McCarty Carino: Now, this good news for Bumble comes on what looks like maybe bad news for other women-led tech companies. With so many facets of life, the pandemic seems to have exacerbated certain inequities, including with venture funding. The share of venture capital dollars for companies founded by women declined last year to 2.3%, according to Crunchbase. So what happened, and what do you think needs to happen to change that?
Kunst: Yeah, I mean, the good news is, it is a frustrating problem with a very simple solution. The solution is to fund more women, and fund more women because you either fundamentally believe that somehow men are just so much naturally better at running companies and raising money that they take up 90%-plus of all venture funding, or you think that there is some inequity and there’s a problem to be solved there. And the reason to solve it isn’t the social mission, it’s because if you are leaving that much money on the table by not funding women, then you’re not going to make as much money as you should. And it is your job as an investor, as a venture capital investor, to make money. And so by only looking at a tiny sliver of the population, that’s a lot of money you’re not making, and that’s not good. So that’s the solution. Why is it a problem? I mean, the reason for this problem is always the same. The reasons never change. It’s always sexism, it’s always bias. It’s always the concept of homophily — that every human is generally drawn to people who remind them of themselves. And when you don’t have enough diversity on the investing side of the table, you’re very unlikely to see that diversity take place on the founder side.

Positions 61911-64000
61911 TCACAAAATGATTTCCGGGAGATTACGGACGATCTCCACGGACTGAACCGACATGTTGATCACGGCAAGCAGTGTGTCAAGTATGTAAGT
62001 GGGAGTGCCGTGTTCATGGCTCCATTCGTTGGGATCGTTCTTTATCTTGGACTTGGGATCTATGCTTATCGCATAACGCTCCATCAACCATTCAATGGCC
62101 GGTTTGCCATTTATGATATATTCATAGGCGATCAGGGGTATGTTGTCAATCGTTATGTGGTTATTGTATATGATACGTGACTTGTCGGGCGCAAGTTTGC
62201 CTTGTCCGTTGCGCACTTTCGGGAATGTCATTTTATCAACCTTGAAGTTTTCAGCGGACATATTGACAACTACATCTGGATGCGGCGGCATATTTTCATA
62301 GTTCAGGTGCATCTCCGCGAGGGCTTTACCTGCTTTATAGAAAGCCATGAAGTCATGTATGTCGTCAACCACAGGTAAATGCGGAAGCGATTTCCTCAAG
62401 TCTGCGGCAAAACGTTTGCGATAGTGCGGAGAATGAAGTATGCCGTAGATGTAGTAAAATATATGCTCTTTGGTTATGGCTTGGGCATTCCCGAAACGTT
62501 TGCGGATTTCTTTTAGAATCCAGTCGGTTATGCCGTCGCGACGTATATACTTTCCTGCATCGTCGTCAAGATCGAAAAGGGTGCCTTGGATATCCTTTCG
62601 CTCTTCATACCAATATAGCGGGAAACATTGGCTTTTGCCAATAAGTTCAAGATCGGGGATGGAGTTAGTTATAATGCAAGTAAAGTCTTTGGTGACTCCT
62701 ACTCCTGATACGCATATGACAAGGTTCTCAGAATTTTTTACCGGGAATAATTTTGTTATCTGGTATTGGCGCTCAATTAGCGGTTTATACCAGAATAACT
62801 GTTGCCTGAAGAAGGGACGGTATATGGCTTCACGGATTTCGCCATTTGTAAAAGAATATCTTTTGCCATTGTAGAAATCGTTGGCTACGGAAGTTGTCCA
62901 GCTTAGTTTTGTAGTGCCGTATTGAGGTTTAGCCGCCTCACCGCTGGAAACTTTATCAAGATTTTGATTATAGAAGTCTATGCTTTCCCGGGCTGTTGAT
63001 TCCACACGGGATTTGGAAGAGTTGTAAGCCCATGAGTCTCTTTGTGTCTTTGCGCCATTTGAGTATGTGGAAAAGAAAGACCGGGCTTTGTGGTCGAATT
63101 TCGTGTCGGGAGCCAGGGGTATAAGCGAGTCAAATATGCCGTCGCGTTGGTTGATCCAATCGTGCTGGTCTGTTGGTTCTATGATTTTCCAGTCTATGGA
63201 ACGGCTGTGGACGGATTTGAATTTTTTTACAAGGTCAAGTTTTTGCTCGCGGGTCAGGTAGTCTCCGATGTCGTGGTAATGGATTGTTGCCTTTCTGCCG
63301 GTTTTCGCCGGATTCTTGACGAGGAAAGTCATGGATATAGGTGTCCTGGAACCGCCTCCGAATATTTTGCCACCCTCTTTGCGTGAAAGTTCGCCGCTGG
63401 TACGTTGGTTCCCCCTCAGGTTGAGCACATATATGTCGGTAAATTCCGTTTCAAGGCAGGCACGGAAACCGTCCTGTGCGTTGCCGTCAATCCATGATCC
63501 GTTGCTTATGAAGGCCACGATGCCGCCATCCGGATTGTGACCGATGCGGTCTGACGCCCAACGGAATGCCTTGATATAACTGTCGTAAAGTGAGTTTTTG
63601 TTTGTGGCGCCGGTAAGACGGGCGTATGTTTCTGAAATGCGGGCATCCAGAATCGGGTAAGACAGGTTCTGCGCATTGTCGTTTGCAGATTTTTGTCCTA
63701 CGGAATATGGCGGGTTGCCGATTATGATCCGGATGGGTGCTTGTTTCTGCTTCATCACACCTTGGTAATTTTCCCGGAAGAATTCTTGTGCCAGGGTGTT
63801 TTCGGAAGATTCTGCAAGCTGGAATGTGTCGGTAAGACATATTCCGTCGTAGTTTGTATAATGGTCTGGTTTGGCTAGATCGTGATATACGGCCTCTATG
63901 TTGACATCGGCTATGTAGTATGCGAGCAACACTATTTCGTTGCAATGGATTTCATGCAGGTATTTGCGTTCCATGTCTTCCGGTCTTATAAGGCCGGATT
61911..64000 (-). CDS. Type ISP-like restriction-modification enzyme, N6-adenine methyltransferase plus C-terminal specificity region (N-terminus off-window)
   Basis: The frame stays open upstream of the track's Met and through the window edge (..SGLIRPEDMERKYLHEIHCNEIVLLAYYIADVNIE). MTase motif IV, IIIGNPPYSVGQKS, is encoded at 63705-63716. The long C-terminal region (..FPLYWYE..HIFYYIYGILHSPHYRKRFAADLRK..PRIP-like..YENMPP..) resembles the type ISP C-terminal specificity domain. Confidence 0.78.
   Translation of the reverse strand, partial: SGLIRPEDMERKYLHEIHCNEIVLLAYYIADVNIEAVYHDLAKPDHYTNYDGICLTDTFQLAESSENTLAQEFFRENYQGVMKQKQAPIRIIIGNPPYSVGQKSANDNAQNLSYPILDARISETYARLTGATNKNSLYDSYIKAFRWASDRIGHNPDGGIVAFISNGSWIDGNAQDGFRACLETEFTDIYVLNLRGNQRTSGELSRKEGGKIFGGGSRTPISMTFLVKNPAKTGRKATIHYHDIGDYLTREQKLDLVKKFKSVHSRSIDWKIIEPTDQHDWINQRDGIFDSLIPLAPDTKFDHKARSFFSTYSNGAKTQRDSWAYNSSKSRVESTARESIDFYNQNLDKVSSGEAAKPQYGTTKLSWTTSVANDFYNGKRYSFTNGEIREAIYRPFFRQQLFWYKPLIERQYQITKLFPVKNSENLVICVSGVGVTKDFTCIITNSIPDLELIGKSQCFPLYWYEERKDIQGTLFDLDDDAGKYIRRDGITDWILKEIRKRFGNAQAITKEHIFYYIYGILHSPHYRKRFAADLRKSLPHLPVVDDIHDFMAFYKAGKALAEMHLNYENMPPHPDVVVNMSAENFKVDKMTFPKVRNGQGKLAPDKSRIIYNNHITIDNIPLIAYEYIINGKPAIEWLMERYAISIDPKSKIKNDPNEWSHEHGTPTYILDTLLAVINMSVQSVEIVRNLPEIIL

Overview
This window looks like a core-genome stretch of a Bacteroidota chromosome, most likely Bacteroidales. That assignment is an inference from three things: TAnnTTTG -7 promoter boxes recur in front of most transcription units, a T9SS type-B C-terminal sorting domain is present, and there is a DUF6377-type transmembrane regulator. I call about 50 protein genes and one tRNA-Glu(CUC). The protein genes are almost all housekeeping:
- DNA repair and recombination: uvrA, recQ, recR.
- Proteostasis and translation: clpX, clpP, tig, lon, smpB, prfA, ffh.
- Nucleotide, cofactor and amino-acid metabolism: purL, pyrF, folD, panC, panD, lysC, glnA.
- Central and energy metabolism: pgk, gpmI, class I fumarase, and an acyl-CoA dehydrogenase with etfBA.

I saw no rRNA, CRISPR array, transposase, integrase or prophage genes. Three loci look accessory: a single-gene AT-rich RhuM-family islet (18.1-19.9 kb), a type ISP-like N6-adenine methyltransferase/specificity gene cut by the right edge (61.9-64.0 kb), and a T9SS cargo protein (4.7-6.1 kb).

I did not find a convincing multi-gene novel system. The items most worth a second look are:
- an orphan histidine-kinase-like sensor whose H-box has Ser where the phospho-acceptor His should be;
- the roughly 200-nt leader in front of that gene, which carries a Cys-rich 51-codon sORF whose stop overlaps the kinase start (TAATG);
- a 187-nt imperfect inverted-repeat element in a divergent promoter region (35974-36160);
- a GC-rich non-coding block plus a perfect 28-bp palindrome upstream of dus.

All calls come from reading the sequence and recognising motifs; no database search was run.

McCarty Carino: Bumble obviously had a really successful IPO. Do you think that will make a difference in all of the stuff that you’re talking about?
Kunst: You know, the success of Bumble’s IPO and being the youngest woman to ever take a company public reminds me of the success of Katrina Lake in Stitch Fix a few years back. And it is certainly helping to move that needle. If you can’t be what you can’t see, shortly after Bumble’s IPO came to market, Alyson [Watson], the CEO over at Modern Health, a company that recently became a unicorn [a private company valued at $1 billion or more], said openly that she looks at that as a real inspiration to think about how do we get an even younger woman to IPO her company next? And so now they’re looking at that. I think that that deeply matters, both on the founder side and on the investor side. Because when you start to see that, it becomes a lot easier the next time a woman walks in your office building a company that you might not 100% understand because it’s not fixing a personal pain point for you, and say, “Well, I mean, if there’s been all this success in the market and this person seems interesting and credible, why wouldn’t they be next?” And so I think it’s incredibly, incredibly important.
Related links: More insight from Meghan McCarty Carino
Sarah Kunst also mentioned a study about diversity at venture capital firms and how partners’ children influence their investing and hiring choices. It was written by Harvard’s Paul Gompers and the Wharton School’s Sophie Wang. It found that the more daughters a VC partner had, the more women they tended to hire at their own firms and the more profitable the firm’s investments turned out to be.
Also, in service of the goal of greater diversity in venture capital funding, Kunst’s own company, Cleo Capital, debuted a fund a couple of years ago to invest in women to act as VC scouts to track down those future Bumbles and Stitch Fixes of the world while they’re still in a garage or dorm room somewhere.